'Business champions' could boost Yorkshire economy

Generic worker welding metal The Experian report says Yorkshire and Humber firms have potential to grow

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The Yorkshire and Humber region is a hotspot for companies which have the potential to grow as the economy recovers, research suggests.

It has the second highest proportion of "business champions" - small firms with rapid growth potential - of any region in England, according to a report by information analysts Experian.

"Creating the right condition for these ambitious [firms] to flourish, with the right support and investment, could prove key to rebalancing the economy," the report says.

"These firms have been identified across England but relatively higher proportions are located in some of the least resilient areas of the north of England, suggesting a serious mood for growth there."

A spokeswoman for the Institute of Directors said the research was encouraging, but a major union urged caution on the report.

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These figures also owe much to sheer grit and determination to succeed against the odds”

End Quote Institute of Directors Spokeswoman

The Institute of Directors' spokeswoman said: "The data in the report emphasises two key factors which are entrepreneurial flair and the 'can-do' mentality.

"This bodes well for the Yorkshire and Humber region going forward, as we start to move out of the recession but we can't get too giddy because recovery is fragile.

"The diverse make-up of the Yorkshire economy is one of our key strengths.

"What it clearly underlines that what business, whether established or new, needs the shackles of bureaucracy to be loosened and the availability of finance to be there in a guaranteed stream rather than "on-off" tap approach.

"These figures also owe much to sheer grit and determination to succeed against the odds because there has been little from central government despite its stated aim of decentralising and working to get rid of the north/south divide."

Chris Jenkinson, the regional manager of the union, Unison, urged caution on the report.

He said: "Anything that brings improvements to the local economy and new jobs is to be welcomed.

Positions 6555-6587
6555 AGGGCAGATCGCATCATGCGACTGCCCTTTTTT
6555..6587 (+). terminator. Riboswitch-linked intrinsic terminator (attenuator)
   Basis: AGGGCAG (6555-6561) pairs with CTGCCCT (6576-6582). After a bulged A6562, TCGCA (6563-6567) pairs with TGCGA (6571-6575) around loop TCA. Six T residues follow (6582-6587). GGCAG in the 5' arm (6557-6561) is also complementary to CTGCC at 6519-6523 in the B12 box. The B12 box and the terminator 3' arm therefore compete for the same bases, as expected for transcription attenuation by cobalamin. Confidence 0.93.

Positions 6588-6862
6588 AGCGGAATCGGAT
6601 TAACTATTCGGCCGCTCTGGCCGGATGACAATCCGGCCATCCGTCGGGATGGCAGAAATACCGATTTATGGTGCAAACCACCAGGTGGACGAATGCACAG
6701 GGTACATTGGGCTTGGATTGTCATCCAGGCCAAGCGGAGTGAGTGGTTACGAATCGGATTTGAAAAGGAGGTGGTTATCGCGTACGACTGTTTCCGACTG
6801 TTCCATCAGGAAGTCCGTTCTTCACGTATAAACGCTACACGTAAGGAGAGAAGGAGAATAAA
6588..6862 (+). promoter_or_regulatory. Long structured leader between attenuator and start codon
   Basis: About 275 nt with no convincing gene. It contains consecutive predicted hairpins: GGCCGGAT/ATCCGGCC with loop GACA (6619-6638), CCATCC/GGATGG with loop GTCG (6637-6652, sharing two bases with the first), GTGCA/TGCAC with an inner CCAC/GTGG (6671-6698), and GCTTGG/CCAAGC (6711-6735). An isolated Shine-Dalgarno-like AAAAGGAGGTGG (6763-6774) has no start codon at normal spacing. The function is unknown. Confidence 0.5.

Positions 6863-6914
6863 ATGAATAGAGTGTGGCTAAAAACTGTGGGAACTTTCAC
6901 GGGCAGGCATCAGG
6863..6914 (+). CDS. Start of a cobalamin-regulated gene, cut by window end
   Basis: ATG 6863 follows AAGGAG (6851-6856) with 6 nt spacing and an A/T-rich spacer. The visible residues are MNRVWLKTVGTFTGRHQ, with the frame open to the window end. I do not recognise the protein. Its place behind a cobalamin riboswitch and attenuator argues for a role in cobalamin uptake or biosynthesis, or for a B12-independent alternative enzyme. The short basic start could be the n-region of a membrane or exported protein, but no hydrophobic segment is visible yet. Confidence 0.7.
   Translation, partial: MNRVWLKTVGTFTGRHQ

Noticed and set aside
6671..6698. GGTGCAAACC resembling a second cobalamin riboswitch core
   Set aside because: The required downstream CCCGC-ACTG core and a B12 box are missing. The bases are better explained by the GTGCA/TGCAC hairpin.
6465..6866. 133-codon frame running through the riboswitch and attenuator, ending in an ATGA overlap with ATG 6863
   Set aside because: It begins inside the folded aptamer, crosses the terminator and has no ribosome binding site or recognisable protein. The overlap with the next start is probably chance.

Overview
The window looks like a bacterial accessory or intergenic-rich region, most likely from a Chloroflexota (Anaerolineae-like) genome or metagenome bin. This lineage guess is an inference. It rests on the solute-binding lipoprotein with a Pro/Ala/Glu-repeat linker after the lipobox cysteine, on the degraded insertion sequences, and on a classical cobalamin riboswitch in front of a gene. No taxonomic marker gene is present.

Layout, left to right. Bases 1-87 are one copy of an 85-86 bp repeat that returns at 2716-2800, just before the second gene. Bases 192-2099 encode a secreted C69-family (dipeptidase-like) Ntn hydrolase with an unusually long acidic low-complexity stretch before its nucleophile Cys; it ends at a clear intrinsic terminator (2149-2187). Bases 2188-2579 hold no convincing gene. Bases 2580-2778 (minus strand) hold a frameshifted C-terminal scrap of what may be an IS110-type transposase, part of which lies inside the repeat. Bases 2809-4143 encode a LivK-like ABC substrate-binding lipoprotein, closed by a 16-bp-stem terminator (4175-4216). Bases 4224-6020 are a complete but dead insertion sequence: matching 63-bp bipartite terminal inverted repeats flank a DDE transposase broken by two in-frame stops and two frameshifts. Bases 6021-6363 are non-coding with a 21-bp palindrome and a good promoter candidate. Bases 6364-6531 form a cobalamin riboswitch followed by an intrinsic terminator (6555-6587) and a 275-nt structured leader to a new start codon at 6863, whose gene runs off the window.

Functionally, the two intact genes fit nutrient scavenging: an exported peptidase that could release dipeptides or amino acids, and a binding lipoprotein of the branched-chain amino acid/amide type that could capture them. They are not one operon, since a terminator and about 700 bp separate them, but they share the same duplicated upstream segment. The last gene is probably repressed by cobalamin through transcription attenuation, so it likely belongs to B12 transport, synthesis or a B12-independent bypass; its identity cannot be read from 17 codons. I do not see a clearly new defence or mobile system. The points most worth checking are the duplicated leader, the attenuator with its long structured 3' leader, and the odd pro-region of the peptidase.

"However, the report deals with speculation but we have to deal with day-to-day and month-to-month realities and that is 64,000 jobs in public sector disappeared in Yorkshire and Humber since comprehensive spending reviewing in 2010; 17,000 of those jobs in local government.

"In same period only 8,200 private sector jobs have been created and according to the Office of Budget Responsibility they estimate we will see 172,000 public sector jobs disappearing by April 2017."

The report says Yorkshire and the Humber is ranked in second place behind the North East for the prevalence of "business champions".

High-growth businesses

All but two of Yorkshire and the Humber's local authorities are ranked within the top 50% of England's local authorities for their proportion of such businesses.

In Calderdale, West Yorkshire, 13.5% of businesses are classed as high-growth businesses, that is about 1,524 companies out of 11,294.

In Ryedale, in North Yorkshire, 12.5% of businesses - or 438 out of 3,507 companies - are classed as high-growth.

Hull in East Yorkshire also performs above the England average.

It saw an increase in the number of business champions last year from 11.2% to 13.1% - an increase of 190 companies to 10,032.

The report also highlights the Yorkshire and Humber region as the home to a significant number of companies with strong export potential, particularly manufacturers of plastics, metals, chemicals and pharmaceuticals.

On this measure Yorkshire and Humber ranks the highest in England alongside the North East and North West.

Calderdale and Hull were identified as areas which already have a relatively high proportion of exporting businesses.

Other areas that have the potential to do better include North East Lincolnshire and Bradford.

The report adds: "There... are relatively higher proportions of business champions in the North East and Yorkshire and the Humber than in other regions."

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